Saturday, March 14, 2009


You don’t need to have seen Brian De Palma’s Carrie before watching this clip from 1982’s Pandemonium, but it’s ten times better if you have. You know, I’m sure some of us go overboard sometimes, but for the most part we Christian parents try do our best to raise our kids right. Really, we do. Still, at some point, its time for the kids to leave the nest and start making their own decisions. God help us all. Seriously.

It’s like the Catechism says, “As long as a child lives at home with his parents, the child should obey his parents in all that they ask of him when it is for his good or that of the family… [however] obedience toward parents ceases with the emancipation of the children.” You can almost hear the little moppets cheering from here, can’t you? But wait, there’s more! Obedience to parents may end, says the Catechism, but “not so respect, which is always owed to them. This respect has its roots in the fear of God, one of the gifts of the Holy Spirit.”

In the end, it’s worth the effort. Even if we didn’t have that eternal life thing going for us, there would still be some benefits to raising kids in a religious home. A 2007 study by Mississippi State University showed that, despite what we often see depicted in the movies, kids from religious households tend to be better behaved and adjusted than other children. Based on the study, sociologist John Bartkowski gives three reasons religion can be good for kids. “First, religious networks provide social support to parents and this can improve their parenting skills. Children who are brought into such networks and hear parental messages reinforced by other adults may also take more to heart the messages that they get in the home… Secondly, the types of values and norms that circulate in religious congregations tend to be self-sacrificing and pro-family… Finally, religious organizations imbue parenting with sacred meaning and significance.”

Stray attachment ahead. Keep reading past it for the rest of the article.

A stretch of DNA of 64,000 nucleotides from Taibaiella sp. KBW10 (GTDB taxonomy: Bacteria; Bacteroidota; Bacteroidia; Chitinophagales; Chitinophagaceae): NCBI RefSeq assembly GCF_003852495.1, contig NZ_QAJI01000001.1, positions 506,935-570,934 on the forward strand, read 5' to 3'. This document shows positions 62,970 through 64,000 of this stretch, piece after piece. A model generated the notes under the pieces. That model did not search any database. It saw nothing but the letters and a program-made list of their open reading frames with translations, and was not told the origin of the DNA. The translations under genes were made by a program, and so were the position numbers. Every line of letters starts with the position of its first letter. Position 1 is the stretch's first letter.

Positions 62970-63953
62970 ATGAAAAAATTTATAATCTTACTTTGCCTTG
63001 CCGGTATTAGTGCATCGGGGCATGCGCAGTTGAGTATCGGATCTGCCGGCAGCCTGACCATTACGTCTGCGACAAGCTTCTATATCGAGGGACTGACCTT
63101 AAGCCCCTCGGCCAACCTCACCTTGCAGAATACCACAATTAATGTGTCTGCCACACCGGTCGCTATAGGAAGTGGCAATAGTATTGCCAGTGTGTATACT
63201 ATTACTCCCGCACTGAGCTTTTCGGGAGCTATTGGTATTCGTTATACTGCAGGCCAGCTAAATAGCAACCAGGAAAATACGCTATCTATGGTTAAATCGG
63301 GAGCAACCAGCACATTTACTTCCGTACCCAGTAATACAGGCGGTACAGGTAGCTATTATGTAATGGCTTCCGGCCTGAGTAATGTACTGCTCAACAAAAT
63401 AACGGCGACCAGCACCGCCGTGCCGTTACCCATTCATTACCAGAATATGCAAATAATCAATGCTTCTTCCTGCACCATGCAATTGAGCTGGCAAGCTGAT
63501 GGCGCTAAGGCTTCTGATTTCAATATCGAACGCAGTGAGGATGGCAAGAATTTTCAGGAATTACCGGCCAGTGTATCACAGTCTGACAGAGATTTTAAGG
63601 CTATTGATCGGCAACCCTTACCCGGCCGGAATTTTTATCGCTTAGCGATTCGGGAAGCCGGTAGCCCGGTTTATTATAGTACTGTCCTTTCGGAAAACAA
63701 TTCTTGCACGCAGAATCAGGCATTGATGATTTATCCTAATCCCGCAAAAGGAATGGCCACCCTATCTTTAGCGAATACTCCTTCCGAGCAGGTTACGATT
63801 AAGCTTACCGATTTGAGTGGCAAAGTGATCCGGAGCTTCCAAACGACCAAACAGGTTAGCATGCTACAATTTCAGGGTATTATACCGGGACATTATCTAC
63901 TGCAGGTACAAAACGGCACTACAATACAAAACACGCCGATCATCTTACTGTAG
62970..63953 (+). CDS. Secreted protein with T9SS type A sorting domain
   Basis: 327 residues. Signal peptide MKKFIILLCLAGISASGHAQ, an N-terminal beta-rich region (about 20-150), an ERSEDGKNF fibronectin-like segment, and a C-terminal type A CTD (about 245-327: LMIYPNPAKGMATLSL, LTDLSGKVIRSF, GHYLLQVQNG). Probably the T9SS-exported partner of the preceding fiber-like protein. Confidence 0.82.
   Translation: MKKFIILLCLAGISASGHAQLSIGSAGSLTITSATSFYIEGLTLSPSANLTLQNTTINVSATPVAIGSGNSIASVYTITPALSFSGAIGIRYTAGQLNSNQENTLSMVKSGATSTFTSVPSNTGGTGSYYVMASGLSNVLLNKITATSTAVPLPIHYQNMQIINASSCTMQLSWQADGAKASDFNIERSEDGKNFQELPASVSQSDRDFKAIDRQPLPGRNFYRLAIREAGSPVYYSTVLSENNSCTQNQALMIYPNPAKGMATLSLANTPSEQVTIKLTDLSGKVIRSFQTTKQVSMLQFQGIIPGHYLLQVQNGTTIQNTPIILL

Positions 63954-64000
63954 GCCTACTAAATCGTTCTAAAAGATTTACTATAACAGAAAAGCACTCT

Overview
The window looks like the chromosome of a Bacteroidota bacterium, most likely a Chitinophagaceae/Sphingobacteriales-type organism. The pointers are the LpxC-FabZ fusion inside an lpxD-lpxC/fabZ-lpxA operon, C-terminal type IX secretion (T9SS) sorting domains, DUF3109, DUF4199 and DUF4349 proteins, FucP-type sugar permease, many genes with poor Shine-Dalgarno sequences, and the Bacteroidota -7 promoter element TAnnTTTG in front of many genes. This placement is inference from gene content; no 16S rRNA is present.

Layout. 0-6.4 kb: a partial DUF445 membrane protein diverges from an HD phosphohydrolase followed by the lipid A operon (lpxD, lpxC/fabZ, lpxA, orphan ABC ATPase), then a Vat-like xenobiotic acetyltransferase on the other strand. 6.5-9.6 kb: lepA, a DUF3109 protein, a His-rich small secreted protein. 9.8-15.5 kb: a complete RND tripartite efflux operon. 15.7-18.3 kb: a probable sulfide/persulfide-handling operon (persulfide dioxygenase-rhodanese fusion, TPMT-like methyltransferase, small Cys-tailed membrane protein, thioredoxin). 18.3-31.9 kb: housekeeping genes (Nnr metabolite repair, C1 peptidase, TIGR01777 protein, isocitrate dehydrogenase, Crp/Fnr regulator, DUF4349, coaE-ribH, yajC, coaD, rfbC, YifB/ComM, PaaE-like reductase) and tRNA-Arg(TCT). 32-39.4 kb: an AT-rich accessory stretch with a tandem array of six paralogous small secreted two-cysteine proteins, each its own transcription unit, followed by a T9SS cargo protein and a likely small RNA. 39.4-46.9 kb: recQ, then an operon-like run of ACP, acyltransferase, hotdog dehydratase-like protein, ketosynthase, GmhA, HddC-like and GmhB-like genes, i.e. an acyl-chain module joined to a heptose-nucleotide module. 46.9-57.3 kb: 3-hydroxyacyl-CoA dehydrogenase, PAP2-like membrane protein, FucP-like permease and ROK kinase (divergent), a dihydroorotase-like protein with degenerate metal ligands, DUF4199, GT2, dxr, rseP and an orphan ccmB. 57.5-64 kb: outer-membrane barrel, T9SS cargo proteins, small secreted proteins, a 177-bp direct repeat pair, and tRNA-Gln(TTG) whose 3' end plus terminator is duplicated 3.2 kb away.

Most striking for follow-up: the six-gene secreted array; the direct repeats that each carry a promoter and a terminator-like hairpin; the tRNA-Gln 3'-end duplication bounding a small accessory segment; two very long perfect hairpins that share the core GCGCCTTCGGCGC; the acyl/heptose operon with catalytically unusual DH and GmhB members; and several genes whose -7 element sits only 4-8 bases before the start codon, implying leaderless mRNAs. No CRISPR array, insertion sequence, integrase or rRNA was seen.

So keep up the good work, religious parents. We can’t stop’em all from showing their dirty pillows in public, but we’ve got a better chance than those godless heathens.


Anonymous said...

I would have to beg to differ on your comments about how religious parents raise better children. I am what I consider a spiritual person but don't follow any particular religion. Although I grew up in the church I found my own way as an adult. I have two children who have grown up in this "non-religious" household and are great kids. One is getting to start college, the other is very active in sports and is a good student. Both are very respectful towards their parents and are over all very well adjusted. I think sometimes its the kids who grow up in a religious household that are somehow more closed off than others. They don't learn to question life and are kept in the dark with no voice. I feel that's a terrible shame.

EegahInc said...

Thanks for the comment; always good to be challenged now and then :)

Actually, it's the 2007 study by Mississippi State University which makes the claim that, on average, religious households turn out "better behaved and adjusted" kids. Obviously, and I don't think I implied this, there's no way a statistic is applicable to every individual situation, which it appears NOT to be in your case. Bless you for the good job you're doing as a parent.

And, you know, thank God statistics don't govern individuals, otherwise I wouldn't be where I am today. My own childhood was spent in a home that was not only irreligious, but also full of drunks, drug addicts, and violence. And yet here I am today, teaching religious ed. classes and writing a religious blog. Who woulda thunk it?

Now, in fairness, may I be allowed to turn the tables a bit? I DID at least quote a verifiable study in support of my opinion. Is there one which backs up your belief that "kids who grow up in a religious household... are somehow more closed off than others?" A Gallup study, quoted in the Wall Street Journal, suggests otherwise.

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